I confess to being tedious. If it were up to me, marksmanship would be like everything else, constantly changing, based on popular whim and fashion. If that were the case I could constantly sell new books on the same old subject. Unfortunately, marksmanship is science. There is only way to use a firearm to accurately strike a target at distance.
The other day, I read another shooters’ blog in which the members were debating whether one should focus on the front sight, rear sight or target. It astounds me that these discussions did not end when fixed sights were placed on muzzle loaders.
The human eye can only focus to one depth at a time. Therefore, please consider the following:
1. The purpose of marksmanship is to control the flight path of the bullet with the intent of striking a predetermined target. Wherever the muzzle is at the instant the round leaves the barrel is the sole determiner of accuracy. Nothing can be done to correct bullet flight and impact once the round has left the barrel. The front sight is the shooter’s guide to muzzle location. By controlling the front sight, the shooter is controlling the muzzle. The front sight must be the point of focus.
2. Angle of error increases dramatically over distance. A fraction of error in sight alignment can result in a miss of several feet at 15 or 25 yards. In order to properly align the sights, constant adjustments must be made to within fractions of an inch. The adjustments are constant because the body (muscle, circulation, respiration) is in constant motion. In order for the hand to make those adjustments, the eye must gather accurate information relating to sight picture and sight alignment. Focus must be fanatical and constant if the shooter hopes to know and control front sight location.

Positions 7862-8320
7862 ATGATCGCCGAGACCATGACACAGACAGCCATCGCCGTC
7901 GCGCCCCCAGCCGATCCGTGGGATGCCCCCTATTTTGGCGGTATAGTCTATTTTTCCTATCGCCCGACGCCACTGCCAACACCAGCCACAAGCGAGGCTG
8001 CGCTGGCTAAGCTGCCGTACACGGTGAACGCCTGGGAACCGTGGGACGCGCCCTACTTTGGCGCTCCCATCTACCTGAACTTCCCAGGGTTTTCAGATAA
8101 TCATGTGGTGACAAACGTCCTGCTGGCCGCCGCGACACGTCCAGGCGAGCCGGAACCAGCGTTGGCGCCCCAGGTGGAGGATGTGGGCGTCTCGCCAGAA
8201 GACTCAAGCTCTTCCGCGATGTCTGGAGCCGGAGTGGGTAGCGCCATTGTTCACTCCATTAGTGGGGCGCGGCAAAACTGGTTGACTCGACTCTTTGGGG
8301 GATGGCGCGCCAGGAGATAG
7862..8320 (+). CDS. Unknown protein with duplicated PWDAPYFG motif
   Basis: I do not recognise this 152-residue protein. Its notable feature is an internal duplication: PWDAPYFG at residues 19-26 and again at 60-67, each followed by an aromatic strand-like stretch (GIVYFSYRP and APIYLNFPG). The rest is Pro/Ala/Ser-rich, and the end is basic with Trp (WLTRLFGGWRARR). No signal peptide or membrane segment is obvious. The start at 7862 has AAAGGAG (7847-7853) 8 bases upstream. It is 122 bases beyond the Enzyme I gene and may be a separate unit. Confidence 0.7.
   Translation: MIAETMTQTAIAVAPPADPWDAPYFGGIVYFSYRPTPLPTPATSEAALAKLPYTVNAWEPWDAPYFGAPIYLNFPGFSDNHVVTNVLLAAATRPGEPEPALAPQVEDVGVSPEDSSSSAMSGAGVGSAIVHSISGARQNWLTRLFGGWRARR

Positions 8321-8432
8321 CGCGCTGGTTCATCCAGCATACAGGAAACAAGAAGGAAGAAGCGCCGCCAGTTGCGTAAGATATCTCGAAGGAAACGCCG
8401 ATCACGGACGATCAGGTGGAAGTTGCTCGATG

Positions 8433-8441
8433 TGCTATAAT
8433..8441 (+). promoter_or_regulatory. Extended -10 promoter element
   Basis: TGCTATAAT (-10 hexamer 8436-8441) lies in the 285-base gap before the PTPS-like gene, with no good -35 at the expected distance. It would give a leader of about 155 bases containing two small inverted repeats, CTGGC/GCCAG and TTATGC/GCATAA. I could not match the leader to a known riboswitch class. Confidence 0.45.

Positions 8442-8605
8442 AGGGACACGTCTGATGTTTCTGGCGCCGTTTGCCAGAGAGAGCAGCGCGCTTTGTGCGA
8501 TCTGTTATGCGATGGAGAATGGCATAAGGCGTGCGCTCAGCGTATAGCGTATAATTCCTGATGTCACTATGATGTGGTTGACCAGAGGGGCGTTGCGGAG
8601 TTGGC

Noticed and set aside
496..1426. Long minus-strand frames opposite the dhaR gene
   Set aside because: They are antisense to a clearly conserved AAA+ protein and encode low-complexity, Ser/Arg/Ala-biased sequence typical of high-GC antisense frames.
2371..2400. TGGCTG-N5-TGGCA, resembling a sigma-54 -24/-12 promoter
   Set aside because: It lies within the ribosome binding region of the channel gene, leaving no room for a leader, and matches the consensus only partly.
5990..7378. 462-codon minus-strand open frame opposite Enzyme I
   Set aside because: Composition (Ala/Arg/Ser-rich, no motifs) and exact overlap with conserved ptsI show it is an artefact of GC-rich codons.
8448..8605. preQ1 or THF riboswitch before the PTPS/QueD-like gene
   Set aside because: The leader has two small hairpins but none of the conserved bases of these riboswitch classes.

None of the above is open to opinion. If you focus on the target and claim to always hit your target, then we know two things about you: you use large targets, and you fire at very close distances. The same applies if you focus on the rear sight. Let’s not fool ourselves into believing that point-and-jerk is “realistically practical” for self defense. The recent unpleasantness in Missouri will confirm that firing at a fast. closing target is tough and accuracy takes effort. The issue of marksmanship was settled centuries ago. Further reading can be found in The Perfect Pistol Shot.
The new book is still progressing and on target for an early 2015 release. The subject is the comprehensive and defensive use of the handgun. Practics Holistic Handgun will be available in Kindle and paperback. For more information: www.practicsusa.com